NACOGDOCHES, Texas – Artwork by Arely Morales, visiting assistant professor of drawing in the School of Art at Stephen F. Austin State University, has been acquired by the Dallas Museum of Art as part of its ongoing collecting practice of supporting local and regional artists, reports Glasstire, the oldest online-only art magazine in the country.
Morales’ 65 1/2 by 60-inch oil on canvas painting “María,” of a woman laborer picking apples, is among the works by eight Texas artists purchased by the DMA for 2021. In addition to Morales, the group includes artists Ivonne Acero, Kaleta Doolin, Sam Gummelt, Anna Membrino, Kazuya Sakai, Danny Williams and Margaret Meehan, according to Glasstire.
Morales’ work centers on the Latino immigrant community in the United States. Born in Mexico, Morales immigrated to the U.S. as a teen. Glasstire describes her work as “deeply personal, seeking to bring to light the humanity of people whose experiences are often invisible or seen through a politically charged lens.”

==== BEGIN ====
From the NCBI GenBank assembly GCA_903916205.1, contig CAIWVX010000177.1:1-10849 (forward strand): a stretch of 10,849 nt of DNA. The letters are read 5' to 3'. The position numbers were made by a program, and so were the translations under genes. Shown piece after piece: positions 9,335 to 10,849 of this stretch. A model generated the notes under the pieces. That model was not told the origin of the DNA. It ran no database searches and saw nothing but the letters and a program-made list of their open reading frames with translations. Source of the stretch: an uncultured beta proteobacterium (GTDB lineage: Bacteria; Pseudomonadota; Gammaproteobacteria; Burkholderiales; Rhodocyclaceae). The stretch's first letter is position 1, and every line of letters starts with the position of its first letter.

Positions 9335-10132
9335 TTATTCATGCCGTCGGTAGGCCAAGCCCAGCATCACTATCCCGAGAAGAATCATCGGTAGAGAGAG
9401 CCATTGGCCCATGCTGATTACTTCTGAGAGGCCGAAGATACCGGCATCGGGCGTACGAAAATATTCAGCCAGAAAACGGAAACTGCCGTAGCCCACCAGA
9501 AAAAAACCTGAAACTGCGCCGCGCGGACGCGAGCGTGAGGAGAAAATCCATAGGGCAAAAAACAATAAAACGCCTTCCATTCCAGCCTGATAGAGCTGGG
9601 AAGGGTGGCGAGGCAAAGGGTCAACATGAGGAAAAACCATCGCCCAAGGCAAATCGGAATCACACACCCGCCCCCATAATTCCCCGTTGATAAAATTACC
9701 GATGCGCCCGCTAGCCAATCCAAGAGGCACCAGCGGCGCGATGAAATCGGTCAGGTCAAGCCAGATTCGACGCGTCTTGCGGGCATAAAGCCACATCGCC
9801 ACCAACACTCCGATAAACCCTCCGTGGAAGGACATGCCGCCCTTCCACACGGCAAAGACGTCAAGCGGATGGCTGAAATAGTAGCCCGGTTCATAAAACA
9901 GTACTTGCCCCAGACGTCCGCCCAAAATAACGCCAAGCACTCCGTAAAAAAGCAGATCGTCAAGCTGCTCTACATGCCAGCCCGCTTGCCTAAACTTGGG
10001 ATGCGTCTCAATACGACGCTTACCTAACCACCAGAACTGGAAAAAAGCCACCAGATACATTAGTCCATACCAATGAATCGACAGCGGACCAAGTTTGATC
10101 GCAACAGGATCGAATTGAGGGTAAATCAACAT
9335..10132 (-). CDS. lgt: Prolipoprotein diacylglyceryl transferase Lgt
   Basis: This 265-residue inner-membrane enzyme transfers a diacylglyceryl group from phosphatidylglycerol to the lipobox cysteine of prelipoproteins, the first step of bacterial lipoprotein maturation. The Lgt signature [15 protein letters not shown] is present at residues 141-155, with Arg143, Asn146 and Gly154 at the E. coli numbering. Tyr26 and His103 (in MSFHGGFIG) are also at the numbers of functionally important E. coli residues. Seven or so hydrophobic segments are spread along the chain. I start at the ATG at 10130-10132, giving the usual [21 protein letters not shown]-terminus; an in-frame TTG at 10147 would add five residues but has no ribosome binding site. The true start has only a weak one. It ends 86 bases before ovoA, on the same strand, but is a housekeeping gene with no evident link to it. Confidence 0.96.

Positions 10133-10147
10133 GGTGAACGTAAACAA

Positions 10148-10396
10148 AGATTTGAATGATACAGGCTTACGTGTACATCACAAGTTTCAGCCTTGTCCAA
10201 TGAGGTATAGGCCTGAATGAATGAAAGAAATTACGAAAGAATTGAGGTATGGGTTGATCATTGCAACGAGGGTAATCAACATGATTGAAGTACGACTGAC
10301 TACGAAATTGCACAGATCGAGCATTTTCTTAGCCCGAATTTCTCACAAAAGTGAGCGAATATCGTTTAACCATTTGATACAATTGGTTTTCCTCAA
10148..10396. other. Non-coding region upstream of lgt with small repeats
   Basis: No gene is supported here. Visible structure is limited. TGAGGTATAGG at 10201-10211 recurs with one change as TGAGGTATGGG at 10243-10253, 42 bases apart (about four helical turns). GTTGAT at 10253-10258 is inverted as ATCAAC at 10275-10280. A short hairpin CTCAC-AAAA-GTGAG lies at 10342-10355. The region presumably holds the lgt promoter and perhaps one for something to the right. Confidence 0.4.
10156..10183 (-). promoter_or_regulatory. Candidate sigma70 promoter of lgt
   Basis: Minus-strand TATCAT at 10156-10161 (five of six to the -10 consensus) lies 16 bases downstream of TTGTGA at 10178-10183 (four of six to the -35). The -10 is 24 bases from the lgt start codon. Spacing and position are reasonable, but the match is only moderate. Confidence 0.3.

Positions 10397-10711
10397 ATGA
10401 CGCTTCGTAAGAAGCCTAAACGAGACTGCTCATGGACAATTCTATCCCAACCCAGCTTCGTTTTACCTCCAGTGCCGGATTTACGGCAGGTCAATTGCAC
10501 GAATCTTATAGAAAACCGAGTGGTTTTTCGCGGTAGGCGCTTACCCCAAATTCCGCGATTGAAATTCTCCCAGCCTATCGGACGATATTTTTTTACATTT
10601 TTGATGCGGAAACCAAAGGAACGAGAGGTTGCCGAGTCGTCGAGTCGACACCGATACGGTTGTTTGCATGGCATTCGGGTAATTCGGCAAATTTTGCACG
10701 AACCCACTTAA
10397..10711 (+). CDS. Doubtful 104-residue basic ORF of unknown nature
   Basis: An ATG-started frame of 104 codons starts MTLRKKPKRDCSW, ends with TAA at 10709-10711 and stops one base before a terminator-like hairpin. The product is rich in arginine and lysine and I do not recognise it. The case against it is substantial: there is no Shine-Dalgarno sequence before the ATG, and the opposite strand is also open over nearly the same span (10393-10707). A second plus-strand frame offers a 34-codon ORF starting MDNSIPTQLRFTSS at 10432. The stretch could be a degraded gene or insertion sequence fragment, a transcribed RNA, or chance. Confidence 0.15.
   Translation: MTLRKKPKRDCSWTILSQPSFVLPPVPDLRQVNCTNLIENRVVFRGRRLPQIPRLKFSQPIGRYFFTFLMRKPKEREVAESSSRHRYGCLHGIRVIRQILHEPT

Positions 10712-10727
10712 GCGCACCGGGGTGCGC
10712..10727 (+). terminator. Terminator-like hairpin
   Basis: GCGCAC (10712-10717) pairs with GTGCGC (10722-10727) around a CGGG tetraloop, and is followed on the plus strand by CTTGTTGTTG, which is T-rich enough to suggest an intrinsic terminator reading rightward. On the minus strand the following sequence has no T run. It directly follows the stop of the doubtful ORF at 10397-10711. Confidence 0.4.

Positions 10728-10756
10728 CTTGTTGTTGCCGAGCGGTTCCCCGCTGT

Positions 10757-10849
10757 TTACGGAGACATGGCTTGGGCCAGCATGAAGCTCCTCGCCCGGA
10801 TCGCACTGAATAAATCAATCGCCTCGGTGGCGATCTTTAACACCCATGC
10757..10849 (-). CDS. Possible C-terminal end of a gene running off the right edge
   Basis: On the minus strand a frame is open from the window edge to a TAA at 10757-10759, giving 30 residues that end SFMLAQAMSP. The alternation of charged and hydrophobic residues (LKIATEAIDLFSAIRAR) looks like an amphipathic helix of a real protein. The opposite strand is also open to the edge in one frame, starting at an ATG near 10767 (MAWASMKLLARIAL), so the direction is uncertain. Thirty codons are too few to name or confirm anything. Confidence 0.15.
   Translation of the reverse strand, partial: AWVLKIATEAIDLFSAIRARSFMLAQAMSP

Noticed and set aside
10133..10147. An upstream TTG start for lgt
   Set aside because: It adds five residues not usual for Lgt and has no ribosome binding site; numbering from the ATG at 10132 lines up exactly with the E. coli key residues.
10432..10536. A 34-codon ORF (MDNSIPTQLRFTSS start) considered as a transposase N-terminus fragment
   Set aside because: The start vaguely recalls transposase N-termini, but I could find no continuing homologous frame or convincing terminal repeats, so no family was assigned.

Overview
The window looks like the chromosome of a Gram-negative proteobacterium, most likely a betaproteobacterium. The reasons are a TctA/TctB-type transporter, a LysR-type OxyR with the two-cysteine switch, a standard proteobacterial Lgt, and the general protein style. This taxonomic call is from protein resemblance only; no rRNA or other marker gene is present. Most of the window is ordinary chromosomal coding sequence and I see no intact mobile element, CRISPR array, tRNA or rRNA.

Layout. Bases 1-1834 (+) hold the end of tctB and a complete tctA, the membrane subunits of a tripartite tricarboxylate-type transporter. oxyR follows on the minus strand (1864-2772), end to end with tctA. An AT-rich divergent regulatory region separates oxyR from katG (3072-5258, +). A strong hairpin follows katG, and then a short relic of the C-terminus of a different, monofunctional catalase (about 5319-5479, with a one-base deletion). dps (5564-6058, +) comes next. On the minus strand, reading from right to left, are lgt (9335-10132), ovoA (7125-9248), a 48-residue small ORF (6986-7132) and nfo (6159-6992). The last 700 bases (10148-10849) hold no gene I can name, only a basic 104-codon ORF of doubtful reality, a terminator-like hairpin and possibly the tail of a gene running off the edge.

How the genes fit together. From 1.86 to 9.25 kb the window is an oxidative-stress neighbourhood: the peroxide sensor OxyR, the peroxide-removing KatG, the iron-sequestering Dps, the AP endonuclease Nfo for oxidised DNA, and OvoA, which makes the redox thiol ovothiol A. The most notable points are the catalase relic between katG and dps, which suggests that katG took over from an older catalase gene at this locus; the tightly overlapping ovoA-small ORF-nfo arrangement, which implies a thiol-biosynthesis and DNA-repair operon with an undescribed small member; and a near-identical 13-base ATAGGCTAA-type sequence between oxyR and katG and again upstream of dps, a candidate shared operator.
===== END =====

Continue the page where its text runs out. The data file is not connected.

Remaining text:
“In my work, I am interested in exploring these issues and the vulnerabilities that take place within this group,” Morales’ artist statement explains. “I hope to uplift my community by bringing awareness of the struggles that often go unseen. I seek to show their strength, elevate, and dignify their presence, and create a clarity that makes my subjects feel visible and present as they exist.”
“The School of Art congratulates Ms. Morales on her success.,” said Director Chris Talbot. “Her work is an inspiration to our students as she helps them find their own artistic voice and develop the talents that will resonate with their audience as she has done.”
The acquisition of “María” was made possible through the Charron and Peter Denker Contemporary Texas Art Fund. Morales is represented by Talley Dunn Gallery.
A non-profit 501(c)(3) publication, Glasstire describes itself as the only publication in Texas that is producing serious art criticism on a daily basis. It is supported in part by grants from The Houston Endowment, The Brown Foundation Inc., the National Endowment for the Arts, the Greater Houston Community Foundation, the City of Houston through Houston Arts Alliance, and the Texas Commission for the Arts.